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DC Comics Dress Up Napkins

£2.45 £4.95

This set of 24 serviettes (or napkins, if you prefer), includes 4 different designs (6 of each design) – representing iconic DC Comics superheroes (Superman, Wonder Woman, Batman and Robin). An interesting and simple dress-up alternative to the party hat, these amusing and eye-catching 2 ply paper napkins are printed with the breast plate of one of the superheroes – once securely tucked in (to a shirt or top) you can magically transform into your alter ego. A really fun gift for get-togethers and parties. (Link opens in a new window):

https://www.youtube.com/watch?v=Xv2wj0vbDic

#Batman

Batman, the crime-fighting superhero defending Gotham City, has been reinvented several times since the very first Batman story appeared in Detective Comics in May 1939 and remained popular throughout various slumps in comic book sales. During one of these slumps in the mid 60s, DC was planning to kill Batman off but, instead, a new editor (Julius Schwartz) brought in a ‘New Look’ in May 1964, making the character more contemporary, and returning the stories to their ‘detective’ origins (removing the science fiction elements prevalent in the 50s). Artist Carmine Infantino helped overhaul the series – redesigning both the Batmobile and his costume – adding the now famous yellow ellipse behind the bat-symbol. Batman’s butler Alfred was initially killed off alongside some other characters, but was quickly restored and ‘Aunt Harriet’ joined Bruce Wayne (Batman’s alter ego) and Dick Grayson in their mansion. Batman is also known as the Caped Crusader, the Dark Knight, and the World's Greatest Detective.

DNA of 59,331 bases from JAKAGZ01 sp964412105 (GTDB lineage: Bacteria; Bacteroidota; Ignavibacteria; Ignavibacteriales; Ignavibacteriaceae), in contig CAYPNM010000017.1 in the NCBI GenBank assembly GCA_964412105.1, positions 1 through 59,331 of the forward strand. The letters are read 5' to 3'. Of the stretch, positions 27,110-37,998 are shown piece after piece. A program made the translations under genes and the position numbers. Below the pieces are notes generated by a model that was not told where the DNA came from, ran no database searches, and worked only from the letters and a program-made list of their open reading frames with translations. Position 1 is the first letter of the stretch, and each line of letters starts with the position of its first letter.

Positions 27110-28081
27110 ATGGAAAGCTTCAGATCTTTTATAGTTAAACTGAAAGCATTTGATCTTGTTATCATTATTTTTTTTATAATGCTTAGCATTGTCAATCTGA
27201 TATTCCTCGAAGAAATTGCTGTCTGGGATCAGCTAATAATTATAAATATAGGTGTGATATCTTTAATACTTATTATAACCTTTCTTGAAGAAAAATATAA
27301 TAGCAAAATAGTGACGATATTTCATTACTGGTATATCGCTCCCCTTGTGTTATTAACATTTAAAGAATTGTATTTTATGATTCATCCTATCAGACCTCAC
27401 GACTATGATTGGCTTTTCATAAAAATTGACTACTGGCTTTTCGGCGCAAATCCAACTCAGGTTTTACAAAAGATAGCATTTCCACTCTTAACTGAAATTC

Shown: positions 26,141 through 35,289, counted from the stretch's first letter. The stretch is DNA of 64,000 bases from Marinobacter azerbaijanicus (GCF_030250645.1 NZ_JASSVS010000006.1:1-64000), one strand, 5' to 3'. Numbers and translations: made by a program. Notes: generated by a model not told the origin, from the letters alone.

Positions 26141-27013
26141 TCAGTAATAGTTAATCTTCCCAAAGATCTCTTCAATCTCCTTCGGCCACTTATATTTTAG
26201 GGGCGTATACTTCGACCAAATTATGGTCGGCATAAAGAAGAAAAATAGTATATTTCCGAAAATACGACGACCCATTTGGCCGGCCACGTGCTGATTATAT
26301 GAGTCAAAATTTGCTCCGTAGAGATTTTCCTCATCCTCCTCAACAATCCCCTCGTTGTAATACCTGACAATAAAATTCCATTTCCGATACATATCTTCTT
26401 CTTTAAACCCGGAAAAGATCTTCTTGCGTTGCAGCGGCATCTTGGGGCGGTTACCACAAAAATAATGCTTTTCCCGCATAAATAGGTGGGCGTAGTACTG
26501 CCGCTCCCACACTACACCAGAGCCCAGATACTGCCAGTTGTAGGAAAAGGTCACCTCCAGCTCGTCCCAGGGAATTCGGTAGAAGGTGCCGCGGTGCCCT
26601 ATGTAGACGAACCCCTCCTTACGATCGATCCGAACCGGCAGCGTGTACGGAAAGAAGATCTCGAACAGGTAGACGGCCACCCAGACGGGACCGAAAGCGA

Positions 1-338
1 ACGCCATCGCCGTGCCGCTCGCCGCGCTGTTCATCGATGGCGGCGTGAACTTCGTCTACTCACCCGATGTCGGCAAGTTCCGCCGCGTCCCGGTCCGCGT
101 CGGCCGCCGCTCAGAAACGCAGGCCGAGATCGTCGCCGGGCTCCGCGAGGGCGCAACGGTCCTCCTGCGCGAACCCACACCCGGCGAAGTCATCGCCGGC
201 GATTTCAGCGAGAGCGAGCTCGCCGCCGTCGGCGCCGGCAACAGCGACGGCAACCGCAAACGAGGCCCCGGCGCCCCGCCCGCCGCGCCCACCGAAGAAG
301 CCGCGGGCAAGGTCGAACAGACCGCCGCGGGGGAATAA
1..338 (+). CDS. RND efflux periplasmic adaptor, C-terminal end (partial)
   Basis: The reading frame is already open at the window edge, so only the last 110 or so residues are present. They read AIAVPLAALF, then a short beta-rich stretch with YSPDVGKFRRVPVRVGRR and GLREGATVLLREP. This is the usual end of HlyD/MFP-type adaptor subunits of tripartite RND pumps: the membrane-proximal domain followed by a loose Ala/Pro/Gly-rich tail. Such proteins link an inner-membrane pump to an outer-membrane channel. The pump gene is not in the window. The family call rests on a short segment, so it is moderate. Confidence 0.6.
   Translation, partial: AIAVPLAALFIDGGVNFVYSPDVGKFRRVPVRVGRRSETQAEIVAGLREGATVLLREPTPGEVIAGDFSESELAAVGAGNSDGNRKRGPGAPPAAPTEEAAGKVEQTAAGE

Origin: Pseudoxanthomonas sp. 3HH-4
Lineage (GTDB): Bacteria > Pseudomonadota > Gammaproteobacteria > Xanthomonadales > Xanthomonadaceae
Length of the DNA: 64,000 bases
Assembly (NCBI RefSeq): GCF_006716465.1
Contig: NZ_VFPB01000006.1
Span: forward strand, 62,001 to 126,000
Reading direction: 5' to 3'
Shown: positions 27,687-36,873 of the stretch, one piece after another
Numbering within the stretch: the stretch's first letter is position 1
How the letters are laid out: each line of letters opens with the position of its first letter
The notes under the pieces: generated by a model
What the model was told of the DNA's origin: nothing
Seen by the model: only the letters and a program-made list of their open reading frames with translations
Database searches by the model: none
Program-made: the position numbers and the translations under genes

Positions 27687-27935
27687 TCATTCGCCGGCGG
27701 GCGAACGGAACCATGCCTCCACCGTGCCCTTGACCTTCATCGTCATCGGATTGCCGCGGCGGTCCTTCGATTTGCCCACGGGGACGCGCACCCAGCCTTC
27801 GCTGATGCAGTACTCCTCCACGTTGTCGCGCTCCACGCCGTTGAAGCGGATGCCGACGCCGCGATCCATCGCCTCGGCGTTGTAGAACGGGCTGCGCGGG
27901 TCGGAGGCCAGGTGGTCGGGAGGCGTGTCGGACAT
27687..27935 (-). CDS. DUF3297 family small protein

#Superman

Superman was the first superhero to get their own self-titled comic book, but that isn’t where he began. Created for a short story by writer Jerry Siegel and artist Joe Shuster in 1933, the character was sold to DC Comics in 1938 and featured among several other stories in Action Comics #1 in June 1938. The strip was so successful, that his own title premiered just a year later in Summer 1939. He has since appeared in radio serials, newspaper strips, television programs, films, and video games and is widely considered to be an American cultural icon. Originally growing up in Kansas with his adoptive parents (after being sent to earth moments before his home planet’s destruction), Superman resolves to use his superhuman abilities to benefit humanity in Metropolis – he wears a blue costume (emblazoned with a yellow “S”) and a red cape. As his alter-ego, the mild mannered Clark Kent, who is a journalist for the Daily Planet newspaper, he can move about the city unhindered.

#WonderWoman

Wonder Woman, warrior princess of the Amazons (based on Greek mythology), and 5,000 year old demigoddess, is DC Comics superhero. Princess Diana of Themyscira in her homeland, she has the secret identity of Diana Prince in “man’s world”. First appearing in All Star Comics in 1941, she was created by the psychologist and writer William Moulton Marston and his wife Elizabeth, and was originally drawn by H. G. Peter. The Wonder Woman title has been published almost continuously (resting only briefly in 1986). The character is regarded as a feminist (and LGBT) icon, as she has been depicted consistently as a diplomatic figure with core beliefs in justice, love, peace, and equality. Skilled in strategy, hunting and fighting, she also has weapons – notably the Lasso of Truth and indestructible bracelets (and tiara).


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